{[ promptMessage ]}

Bookmark it

{[ promptMessage ]}

Solutions 8

# Solutions 8 - MAS212 Linear Algebra I Exercises 8(with...

This preview shows pages 1–4. Sign up to view the full content.

This preview has intentionally blurred sections. Sign up to view the full version.

View Full Document

This preview has intentionally blurred sections. Sign up to view the full version.

View Full Document
This is the end of the preview. Sign up to access the rest of the document.

Unformatted text preview: MAS212 Linear Algebra I Exercises 8 (with solutions) © Francis J. Wright, 2006 Assessed submission deadline 5pm on Friday lst December 2006 in the blue box on the ground ﬂoor. Your submission must have your FULL NAME and STUDENT NUMBER PRINTED CLEARLY at the top and separate sheets must be stapled together. Marks out of 100 are shown in square brackets after each question number. 1. [30] Let Vbe a vector space. The identity map on V, IdV: V—> V, is deﬁned byIdV(v) = v for all v E V. If Q, 3' are two ordered bases for V, determine the change-of—basis matrixP = (IdV; Q, 3') and its inverse P_1 when V, (8, Q” are as follows: (a) V= R3, Q9= 6’3 (the standard ordered basis on R3),Q%' = (1, 0, 0), (1,1, 0), (1,1,1); (b) V= R4, \$=(—1,1,1, 0),(1,—1,0,1),(1,0,—1,1),(0,1,1,—1), (8' =64 (the standard ordered basis on 03“). V Solution (a) Construct the change-of—basis matrixP from Q to Q'. Solving the vector equation Id(1, 0, 0) = (1, 0, 0) =a (1, 0, 0) +b (1,1, 0) +c (1, 1, 1) forthe scalar coefﬁcientsa, b, c gives Id(1, 0,0)=(1,0,0)=1(1,0 , 0)+ 0(1,1,0)+0(1,1,1),andsimi1ar1y Id(0,1,0)(0,1,0)—1(1,0, 0) +1 (1,1,0) +0(1,1,1),and Id(0,0,1)= (0,0,1)=0(1,0 0—)1(1,1,0)+1(1,1,1),hence 1 —1 0 1 1 1 P := 0 1 —1 . To ﬁndP_1 use matrix inversion to giveP_1= 0 1 1 . Check2PP_1= 0 0 1 0 0 1 1 0 0 0 1 0 . 0 0 1 Or construct the change-of—basis matrix P_1 from 93' to 9%. Solving the vector equation Id(1, 0, 0) = (1, 0, 0) =a (1, 0, 0) +b (0,1, 0) +0 (0, 0,1) forthe scalar coefﬁcientsa, b, c gives Id(1,0,0)=(1,0,0)=1 (1,0,0) +0 (0,1,0) +0 (0,0,1) andsimilarly Id(1,1,0)=(1,1,0)=1 (1,0,0) +1 (0,1,0) +0 (0,0,1),and Id(1,1,1)=(1,1,1)=1 (1,0,0) +1 (0,1,0) +1 (0,0,1),hence 1 1 1 P_1= 0 1 1 . Note that because the target basisQis the standard basis, the columns of the 0 0 1 change-of-basis matrix P_1 are just the vectors in the source basis (8'. This must always be the case. (b) Construct the change-of—basis matrix P from Q3 to B'. Id(—1,1,1, 0)=(—1,1,1, 0) =—1 (1, 0, 0, 0) +1 (0,1, 0, 0) +1 (0, 0,1, 0) +0 (0, 0, 0,1), etc. Hence, because the target basis W is the standard basis, the columns of the change-of—basis matrix P are the elements of Q, i.e. —1 1 1 0 1 —1 0 1 _1 _1 P := 1 0 1 1 .To ﬁndP either use matrix inversion to giveP = 0 1 1 —1 -1 i i A 3 3 3 3 i _i A i 3 3 3 3 d _ rt() or rocee as in a a. L a _L L p p 3 3 3 3 2 L i _L 3 3 3 3 (One way to compute P_1 is ﬁrst to compute the matrix of minors of P, using (say) diagonal expansion for each minor, to give 1 1 —1 2 l l 2 —l —1 2 1 1 2 —l l 1 from which the adjoint of P is 1 —l —l —2 —1 l —2 —l —1 —2 l —l —2 —l —l 1 Then Laplace expansion about (say) the ﬁrst row gives the determinant of P as —3 and transposing 2 the adj oint and dividing by the determinant gives the inverse as above.) 1 2 3 0 2. [20] The linear map on: R4 —> R3 is represented by the matrixA = (on; 64, 63) = 0 —l 2 1 , 2 1 4 3 where 63, 64 are the standard ordered bases on R3, R4. Using information from your solution to Question 1 above where appropriate (or otherwise) write down or calculate the following matrices: (a) P= (Idm, 64, 8) andP_1, where 8= (—1, 1, 1, 0), (1,—1, 0,1), (1, 0,—1,1), (0,1,1,—1); (b) Q=(161m,63,@),[email protected]=(1,0,0), (1,1,0), (1,1,1); (c) A'= (a; 61\$) =QAP‘1. V Solution —1 1 1 2 —1 1 1 0 ()Ph 'P_1'Q '1(b) P1 1—121 P_1 1—1 01 a ere 1s 1n uestlon , so = — , = 3 1 2 —1 1 1 0—1 1 2 l 1 —l 0 1 1—1 1 —1 0 (b) Qhere isPin Question 1(a), so Q= 0 1 —l 0 0 1 (c) HenceA' = QA P‘1 = —1 1 1 0 1—101230 3—3—15 1 —1 0 1 01—10—121 =_2_2_2_2_ 1 0 —1 1 0 0 1 2 1 4 3 3 4 l 2 0 1 1 —1 3. [50] Regard the matrixA in Question 2 above as a linear map at : R4 —> R3 given by y =A x where x, y are column vectors. (a) Find a basis (if one exists) for ker(A) and extend it (on the left) to an ordered basis for the domain (R4). (b) Choose a basis for im (A) from the image of the basis for the domain (excluding the basis for the kernel) and, if necessary, extend it (on the right) to a basis for the codomain (R3). (c) Obtain an invertible 4 x 4 matrix P and an invertible 3 x 3 matrix Q such that QA P has the I 0 general form r , where Ir is the r x r identity matrix, r = rank(A ), and the zero submatrices O 0 represented by 0 may have different shapes and some may be absent. V Solution —2 t - I - I t - u (a) SolvmgA x = 0 gives the followmg solution 0 , where tis an arb1trary real number, t which represents the kernel as a one-dimensional vector subspace. Hence, a convenient choice of —2 1 basis (by choosing t= 1) is 0 . We can then extend this basis on the left to give 1 1 0 0 —2 0 1 0 1 , , , as an ordered basis for the domain (13“). 0 0 l 0 0 0 0 l (b) Mapping only the extension of the basis for the domain (thereby avoiding the kernel) gives a 1 2 3 spanning set for the image as 0 , -1 , 2 . These 3 vectors are obviously linearly 2 1 4 independent and so must form a basis for the whole codomain (R3). (0) The change-of—basis matrix in the domain from the new basis to the standard basis is the 1 0 0 —2 0 l 0 1 matrix whose columns are the new basis vectors, i.e.P= 0 0 1 0 . Similarly, the change- 0 0 0 1 of—basis matrix in the codomain from the new basis to the standard basis is the matrix whose -1 _i l 1 2 3 4 8 8 _ 1 1 1 columns are the new basis vectors, i.e. Q1= 0 —1 2 . Inverting gives Q= 3 —1 —1 2 l 4 i i _i 4 8 8 l 0 0 0 and hence QAP= 0 1 0 0 . Optional remark: the rank ofA is 3. 0 0 1 0 ...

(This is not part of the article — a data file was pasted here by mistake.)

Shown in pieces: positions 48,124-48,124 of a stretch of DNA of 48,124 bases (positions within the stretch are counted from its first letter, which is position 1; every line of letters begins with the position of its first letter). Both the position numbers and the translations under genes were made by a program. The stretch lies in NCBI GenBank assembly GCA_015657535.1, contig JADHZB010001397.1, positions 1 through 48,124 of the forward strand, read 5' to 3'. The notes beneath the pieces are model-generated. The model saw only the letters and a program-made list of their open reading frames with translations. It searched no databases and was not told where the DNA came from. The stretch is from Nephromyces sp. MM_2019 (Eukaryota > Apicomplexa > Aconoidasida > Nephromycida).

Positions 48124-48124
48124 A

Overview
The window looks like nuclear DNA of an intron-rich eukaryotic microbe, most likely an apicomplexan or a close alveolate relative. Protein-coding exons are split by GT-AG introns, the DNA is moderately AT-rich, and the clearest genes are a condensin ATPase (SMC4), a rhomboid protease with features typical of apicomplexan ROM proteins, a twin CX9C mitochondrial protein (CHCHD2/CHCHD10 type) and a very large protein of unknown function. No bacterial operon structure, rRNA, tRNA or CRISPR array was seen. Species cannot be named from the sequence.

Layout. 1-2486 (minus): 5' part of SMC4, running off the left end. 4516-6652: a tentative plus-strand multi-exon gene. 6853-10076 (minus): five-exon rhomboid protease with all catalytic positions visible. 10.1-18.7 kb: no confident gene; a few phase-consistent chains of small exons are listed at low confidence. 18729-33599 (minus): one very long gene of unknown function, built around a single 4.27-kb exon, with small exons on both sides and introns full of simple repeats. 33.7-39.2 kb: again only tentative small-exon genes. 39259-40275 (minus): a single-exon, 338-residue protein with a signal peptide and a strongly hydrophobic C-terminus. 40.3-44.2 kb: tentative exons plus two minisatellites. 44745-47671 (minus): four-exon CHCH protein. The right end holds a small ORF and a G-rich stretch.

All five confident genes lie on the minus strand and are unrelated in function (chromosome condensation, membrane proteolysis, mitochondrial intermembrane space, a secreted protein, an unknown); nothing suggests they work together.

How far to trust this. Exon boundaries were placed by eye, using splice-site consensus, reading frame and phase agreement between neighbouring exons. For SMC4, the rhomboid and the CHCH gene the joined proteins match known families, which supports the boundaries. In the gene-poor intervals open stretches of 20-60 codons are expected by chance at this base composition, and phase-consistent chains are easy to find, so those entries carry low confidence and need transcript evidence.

View Full Document

{[ snackBarMessage ]}